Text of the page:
President Thomas Brostrøm credited state renewable portfolio standards and carbon reduction goals for creating demand. And he said the shallow waters off the East Coast provide attractive sites like those in Europe.

DONG, the No. 1 offshore wind generator in the world, clearly sees renewables as the future. On Oct. 30, it will ask shareholders to approve changing its name — originally an abbreviation for Danish Oil and Natural Gas — to reflect its commitment to renewable power. It completed the divestiture of its upstream oil and gas business in September. The new name, Ørsted, honors Danish scientist Hans Christian Ørsted, who is credited with discovering electromagnetism in 1820.

The company, which operates more than 1,000 offshore wind turbines in Europe, acquired the rights to develop more than 1,000 MW off New Jersey and is working on a pilot project with Dominion Energy off Virginia. (See Dominion Plans 12-MW Offshore Wind Project, 2nd in US.) It also has formed a joint venture with Eversource Energy to bid on Massachusetts’ solicitation for 1,600 MW of offshore wind.

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New Bedford makes its pitch to impress, attract Amazon


NEW BEDFORD — Calling New Bedford “a city unlike any other” with its proud past and bright future, officials submitted a 40-page proposal to Amazon, as the e-commerce giant seeks a location to construct a second world headquarters.

While the state included New Bedford as one of 26 Massachusetts communities in its formal proposal to Amazon, the city also independently submitted its pitch to build the headquarters on property at the municipal golf course on Hathaway Road.

The prize is huge: a million square foot facility and 50,000 well-paying jobs — enough to transform the economy of wherever Amazon decides to place it.

“New Bedford’s come a long way in the last few years,” said Mayor Jon Mitchell. “And we’ve reached a point where we can — with a straight face — make this kind of pitch to the likes of Amazon. It’s not to say we’re the odds on favorite, but we can make a play for this with credibility.”

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New Bedford asks $15m for North Terminal


NEW BEDFORD — With a green light from the EPA, the city is poised to win a $15 million federal TIGER grant to at last begin bulkhead construction and dredging at the harbor’s under-used North Terminal, to expand its uses and take some off the pressure off of the rest of the harbor, which is straining at capacity.

Port Director Edward Anthes-Washburn told The Standard-Times that a TIGER grant — which stands for Transportation Investment Generating Economic Recovery — ought to be winnable this year now that uncertainties about environmental permitting have been eliminated in an official EPA ruling. The grant application last year was denied because of those unresolved concerns about the permitting. He said that the EPA notified the city only a week and a half ago that the project is officially permitted, dredging and bulkhead included.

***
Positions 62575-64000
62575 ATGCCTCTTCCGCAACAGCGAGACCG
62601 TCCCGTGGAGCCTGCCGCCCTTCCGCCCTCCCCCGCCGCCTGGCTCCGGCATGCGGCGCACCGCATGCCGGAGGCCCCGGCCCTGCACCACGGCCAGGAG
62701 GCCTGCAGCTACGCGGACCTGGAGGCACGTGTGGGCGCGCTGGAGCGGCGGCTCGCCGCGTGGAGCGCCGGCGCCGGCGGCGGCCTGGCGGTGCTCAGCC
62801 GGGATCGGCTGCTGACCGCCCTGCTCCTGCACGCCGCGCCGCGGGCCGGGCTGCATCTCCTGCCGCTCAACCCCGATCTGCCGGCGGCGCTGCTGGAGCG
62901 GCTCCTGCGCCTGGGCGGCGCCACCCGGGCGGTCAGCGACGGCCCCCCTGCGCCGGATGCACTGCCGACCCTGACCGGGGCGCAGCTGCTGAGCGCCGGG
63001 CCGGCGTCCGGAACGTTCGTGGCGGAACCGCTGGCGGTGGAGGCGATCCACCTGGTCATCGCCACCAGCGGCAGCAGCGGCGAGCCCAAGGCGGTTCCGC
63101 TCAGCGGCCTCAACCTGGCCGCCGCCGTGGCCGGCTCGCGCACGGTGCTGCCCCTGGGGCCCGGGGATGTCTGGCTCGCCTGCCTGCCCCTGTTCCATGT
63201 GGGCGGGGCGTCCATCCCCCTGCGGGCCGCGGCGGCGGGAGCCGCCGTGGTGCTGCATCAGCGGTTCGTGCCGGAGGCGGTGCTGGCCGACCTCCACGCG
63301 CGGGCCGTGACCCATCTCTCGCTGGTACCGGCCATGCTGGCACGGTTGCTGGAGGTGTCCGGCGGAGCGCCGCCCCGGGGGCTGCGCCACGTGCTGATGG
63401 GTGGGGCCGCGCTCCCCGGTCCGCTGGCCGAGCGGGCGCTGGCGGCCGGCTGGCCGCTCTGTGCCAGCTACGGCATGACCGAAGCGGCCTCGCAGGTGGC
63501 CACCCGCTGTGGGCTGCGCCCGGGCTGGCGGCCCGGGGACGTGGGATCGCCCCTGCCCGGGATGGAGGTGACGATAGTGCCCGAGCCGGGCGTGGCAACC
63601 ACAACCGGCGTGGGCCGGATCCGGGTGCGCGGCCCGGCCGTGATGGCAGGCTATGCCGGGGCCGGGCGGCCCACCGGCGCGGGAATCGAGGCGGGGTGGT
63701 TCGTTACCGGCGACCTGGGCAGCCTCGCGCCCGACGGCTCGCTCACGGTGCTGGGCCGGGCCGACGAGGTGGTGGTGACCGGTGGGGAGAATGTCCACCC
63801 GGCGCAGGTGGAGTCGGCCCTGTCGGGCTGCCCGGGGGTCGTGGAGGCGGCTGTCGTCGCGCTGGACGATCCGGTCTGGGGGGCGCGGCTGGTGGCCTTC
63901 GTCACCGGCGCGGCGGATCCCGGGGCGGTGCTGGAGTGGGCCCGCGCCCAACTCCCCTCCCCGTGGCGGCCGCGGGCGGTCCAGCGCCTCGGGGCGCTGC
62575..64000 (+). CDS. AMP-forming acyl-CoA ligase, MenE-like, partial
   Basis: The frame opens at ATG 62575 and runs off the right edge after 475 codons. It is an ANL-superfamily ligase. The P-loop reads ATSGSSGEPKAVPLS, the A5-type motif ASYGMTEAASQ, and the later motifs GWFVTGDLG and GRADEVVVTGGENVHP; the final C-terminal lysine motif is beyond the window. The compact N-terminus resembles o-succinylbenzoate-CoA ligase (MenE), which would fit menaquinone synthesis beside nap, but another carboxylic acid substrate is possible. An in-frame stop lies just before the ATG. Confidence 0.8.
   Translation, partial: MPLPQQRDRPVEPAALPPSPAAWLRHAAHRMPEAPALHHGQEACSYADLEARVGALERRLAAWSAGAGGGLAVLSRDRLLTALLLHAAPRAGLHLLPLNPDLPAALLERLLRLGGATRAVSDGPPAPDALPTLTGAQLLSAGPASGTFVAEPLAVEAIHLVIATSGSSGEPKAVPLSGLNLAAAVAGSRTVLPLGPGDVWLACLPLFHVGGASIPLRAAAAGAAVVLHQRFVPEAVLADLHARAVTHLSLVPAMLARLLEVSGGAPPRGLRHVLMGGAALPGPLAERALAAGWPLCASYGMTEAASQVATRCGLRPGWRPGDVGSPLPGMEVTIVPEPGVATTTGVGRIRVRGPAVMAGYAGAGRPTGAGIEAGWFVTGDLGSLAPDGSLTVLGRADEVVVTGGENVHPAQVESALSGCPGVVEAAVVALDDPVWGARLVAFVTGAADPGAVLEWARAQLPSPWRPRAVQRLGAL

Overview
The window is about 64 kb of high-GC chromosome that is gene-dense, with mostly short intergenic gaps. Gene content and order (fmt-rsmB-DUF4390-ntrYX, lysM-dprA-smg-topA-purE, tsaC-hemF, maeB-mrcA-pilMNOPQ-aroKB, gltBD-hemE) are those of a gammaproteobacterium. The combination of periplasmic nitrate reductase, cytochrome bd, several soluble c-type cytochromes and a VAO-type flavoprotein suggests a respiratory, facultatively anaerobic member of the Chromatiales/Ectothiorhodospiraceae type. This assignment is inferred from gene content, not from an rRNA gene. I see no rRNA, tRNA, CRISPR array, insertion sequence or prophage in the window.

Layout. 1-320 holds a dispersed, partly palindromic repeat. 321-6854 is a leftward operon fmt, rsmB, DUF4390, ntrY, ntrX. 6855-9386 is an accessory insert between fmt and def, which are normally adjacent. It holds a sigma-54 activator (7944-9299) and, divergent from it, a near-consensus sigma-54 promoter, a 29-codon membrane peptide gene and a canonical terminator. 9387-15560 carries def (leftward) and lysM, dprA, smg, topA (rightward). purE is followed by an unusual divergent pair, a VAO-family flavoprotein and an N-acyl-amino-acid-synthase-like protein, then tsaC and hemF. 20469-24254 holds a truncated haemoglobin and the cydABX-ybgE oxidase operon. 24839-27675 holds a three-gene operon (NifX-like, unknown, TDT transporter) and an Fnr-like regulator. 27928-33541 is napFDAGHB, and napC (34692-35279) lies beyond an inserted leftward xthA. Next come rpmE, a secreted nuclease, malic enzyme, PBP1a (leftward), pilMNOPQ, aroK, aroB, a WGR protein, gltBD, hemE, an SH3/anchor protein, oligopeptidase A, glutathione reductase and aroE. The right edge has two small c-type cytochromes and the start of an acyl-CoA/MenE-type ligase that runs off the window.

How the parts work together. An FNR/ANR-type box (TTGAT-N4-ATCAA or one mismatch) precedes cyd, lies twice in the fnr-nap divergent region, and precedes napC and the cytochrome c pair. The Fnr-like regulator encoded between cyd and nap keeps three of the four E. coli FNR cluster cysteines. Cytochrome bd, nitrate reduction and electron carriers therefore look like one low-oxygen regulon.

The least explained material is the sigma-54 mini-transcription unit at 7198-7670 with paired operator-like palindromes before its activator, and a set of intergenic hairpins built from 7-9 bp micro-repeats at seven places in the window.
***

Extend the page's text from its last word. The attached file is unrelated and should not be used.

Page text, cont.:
That EPA judgment opened the door of opportunity for this year’s application for a project that will have far-reaching implications for the fishing industry and freight — possibly including both international shipping and freight service to Martha’s Vineyard and Nantucket. The latter was a serious bone of contention several years ago, and never fully resolved. Truck traffic congestion is unabated on Woods Hole Road, where for years some residents have sought relief in the form of diverting freight to New Bedford to ease the pressure on Cape Cod.

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Deepwater Wind pledges to use Port of New Bedford


NEW BEDFORD — Deepwater Wind announced Friday that it would establish long-term operations in New Bedford for one of its proposed offshore wind projects, Revolution Wind, if the project wins a state contract.

At a press conference on the New Bedford waterfront, Matthew Morrissey, a Deepwater vice president, said the company would also base installation out of the New Bedford Marine Commerce Terminal. He called the announcement “a milestone moment for our company.”

More than a year ago, three entities competing for offshore wind contracts in Massachusetts signed a letter of intent committing to use the terminal. Deepwater Wind was one of them, but at the time, it had not proposed Revolution Wind, its second Massachusetts bid.

Revolution Wind is not part of the three-way competition for a state offshore wind contract for at least 400 megawatts of energy generation. The project is smaller, at 144 megawatts, and is competing in a separate bidding process with renewable energy projects such as hydropower, land-based wind, and solar.